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Yoko Ono Marked John Lennon's 75th Birthday With A 2,000-Strong Human Peace Sign – See The Photos

Yoko Ono brought together over two thousand people in Central Park yesterday (October 6) to honour what would have been John Lennon's 75th birthday later this week. Students, activists, drummers and New York politicians gathered together to form a massive peace symbol in Central park, New York City, at midday. And the huge memorial was also accompanied by performances from musicians including The Kinks' Dave Davies. Here's what happened...

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Radiohead's 'Kid A' Turns 15 – Relive Their Famous 'Big Top' London Shows From 2000

During Radiohead's fleeting, five-week 'Kid A' Tour in 2000, they spent three nights at London's Victoria Park, from September 23-25. In a Big Top tent, with Victorian-style tickets and posters (see below), the band played all but two songs from their unreleased album 'Kid A' – and some from 2001's 'Amnesiac' as well – which meant more than 50% of their set was formed of unreleased material. But their shrewd juxtapositions of old and new ('Paranoid Android' with 'Idioteque', 'No Surprises' with 'How To Disappear Completely', 'Just' with 'Everything In Its Right Place') proved they knew exactly what they were doing with their 8,000-strong crowd, turning the huge tent into an intimate space. See evidence of their showmanship below:

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David Bowie: Previously Unseen Photos From His Early Years

Look below. That’s a never-before-seen pic of David Bowie, taken by photographer Brian Ward shortly before he shot the iconic 'The Rise And Fall Of Ziggy Stardust And The Spiders From Mars' sleeve on London's Heddon Street in January 1972. Actually, there's four of them. Further proof that Bowie was, for a period of time, the undisputed coolest man alive.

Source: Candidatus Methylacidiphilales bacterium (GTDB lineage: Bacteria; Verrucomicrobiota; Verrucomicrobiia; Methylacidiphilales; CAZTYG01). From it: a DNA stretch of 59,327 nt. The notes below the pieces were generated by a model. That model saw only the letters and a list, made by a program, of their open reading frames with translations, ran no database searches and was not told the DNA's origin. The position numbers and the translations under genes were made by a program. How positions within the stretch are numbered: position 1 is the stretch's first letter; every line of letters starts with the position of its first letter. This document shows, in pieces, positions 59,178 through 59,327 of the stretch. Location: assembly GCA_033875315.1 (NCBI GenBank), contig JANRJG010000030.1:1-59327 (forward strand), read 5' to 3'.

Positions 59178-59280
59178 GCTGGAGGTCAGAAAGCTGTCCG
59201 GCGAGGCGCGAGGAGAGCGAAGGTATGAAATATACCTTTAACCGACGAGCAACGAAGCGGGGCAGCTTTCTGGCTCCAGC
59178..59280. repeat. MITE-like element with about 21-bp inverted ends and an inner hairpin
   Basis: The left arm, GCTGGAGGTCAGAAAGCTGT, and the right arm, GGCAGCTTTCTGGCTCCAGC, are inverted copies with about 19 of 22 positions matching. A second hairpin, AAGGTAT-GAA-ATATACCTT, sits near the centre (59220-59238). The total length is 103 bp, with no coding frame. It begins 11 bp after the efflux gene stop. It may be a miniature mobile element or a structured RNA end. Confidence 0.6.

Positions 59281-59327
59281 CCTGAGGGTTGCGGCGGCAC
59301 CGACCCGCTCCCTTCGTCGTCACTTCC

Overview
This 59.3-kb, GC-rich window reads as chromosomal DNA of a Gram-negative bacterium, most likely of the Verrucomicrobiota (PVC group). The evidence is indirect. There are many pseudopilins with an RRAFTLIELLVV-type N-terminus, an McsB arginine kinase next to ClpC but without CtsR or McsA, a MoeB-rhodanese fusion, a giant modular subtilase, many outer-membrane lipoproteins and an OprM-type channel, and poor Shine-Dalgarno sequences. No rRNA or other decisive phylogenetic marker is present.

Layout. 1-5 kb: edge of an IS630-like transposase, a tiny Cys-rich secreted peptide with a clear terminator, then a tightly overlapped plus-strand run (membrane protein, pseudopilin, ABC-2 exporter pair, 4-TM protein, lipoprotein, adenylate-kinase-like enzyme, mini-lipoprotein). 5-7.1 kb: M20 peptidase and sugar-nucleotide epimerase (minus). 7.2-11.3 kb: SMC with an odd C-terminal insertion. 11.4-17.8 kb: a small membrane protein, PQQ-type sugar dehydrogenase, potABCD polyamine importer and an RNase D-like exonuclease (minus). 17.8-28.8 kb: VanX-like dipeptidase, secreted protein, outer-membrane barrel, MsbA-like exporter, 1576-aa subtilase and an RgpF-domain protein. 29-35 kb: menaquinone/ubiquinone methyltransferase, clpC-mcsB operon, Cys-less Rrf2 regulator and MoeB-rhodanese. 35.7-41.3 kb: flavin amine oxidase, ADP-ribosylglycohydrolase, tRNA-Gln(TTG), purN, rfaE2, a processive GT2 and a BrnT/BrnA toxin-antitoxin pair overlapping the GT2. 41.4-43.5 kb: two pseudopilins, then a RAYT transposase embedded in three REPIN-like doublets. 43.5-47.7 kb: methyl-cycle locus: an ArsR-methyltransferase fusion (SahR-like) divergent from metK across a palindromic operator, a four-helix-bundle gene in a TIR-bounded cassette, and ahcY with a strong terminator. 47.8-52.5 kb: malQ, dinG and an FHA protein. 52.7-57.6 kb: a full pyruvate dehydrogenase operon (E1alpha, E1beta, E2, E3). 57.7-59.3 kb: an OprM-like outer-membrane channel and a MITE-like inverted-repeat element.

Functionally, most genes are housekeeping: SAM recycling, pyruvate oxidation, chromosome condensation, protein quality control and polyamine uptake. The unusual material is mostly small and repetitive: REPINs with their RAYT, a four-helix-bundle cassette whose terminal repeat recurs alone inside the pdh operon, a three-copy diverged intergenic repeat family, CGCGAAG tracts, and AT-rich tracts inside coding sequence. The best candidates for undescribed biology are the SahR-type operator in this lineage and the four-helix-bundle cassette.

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23 Incredible Photos That Defined Festival Season 2015

Stick your tent and wellies back in the cupboard under the stairs – festival season is over for another year. Capturing the madness and muddiness every step of the way were NME's crack team of photographers, who across the summer jostled their way to the front of performances by the biggest and best in music to sit on NME.com. Here's 23 of their finest...

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Muse's 2016 'Drones' Tour – Inside The Making Of Their Most Ambitious Shows Ever

Muse announced a huge arena tour last week – then celebrated by playing one of their most intimate shows in more than a decade. The trio let word slip of their last-minute surprise show at Electric Ballroom in London with just hours to spare, sparking a rush down to the Camden venue for first-come, first-served tickets. We were there, not only to report on the hysteria that ensued when the band finally took to the stage, but to get a glimpse into how preparations were going for next year's tour, from the clever creatives responsible for designing it.

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Bring Me The Horizon – Behind The Scenes At Leeds Festival With Oli Sykes' Band On The Brink

"We want to be as big as Foo Fighters and Linkin Park – to break the mainstream, to be a heavy band that you don't have to be into heavy music to like. That's our one goal. To be as big as this band can possibly be." Bring Me The Horizon frontman Oli Sykes is sat in his dressing room behind the Main Stage at Leeds 2015, a few hours from what feels like a milestone show in the metal bruisers' career. Sat just below headliners Metallica on the bill, with a new album – the expansive 'That's The Spirit' – to preview in front of a hometown Yorkshire crowd, you'd forgive him and his bandmates for being swallowed by nerves. Instead, Sykes' mind is trained on even greater glories ahead. "We've always been a band that's never set goals. But right now it doesn't feel like there's any limit to where we can go," he says, calmly. "It does feel like we're on the brink on something."

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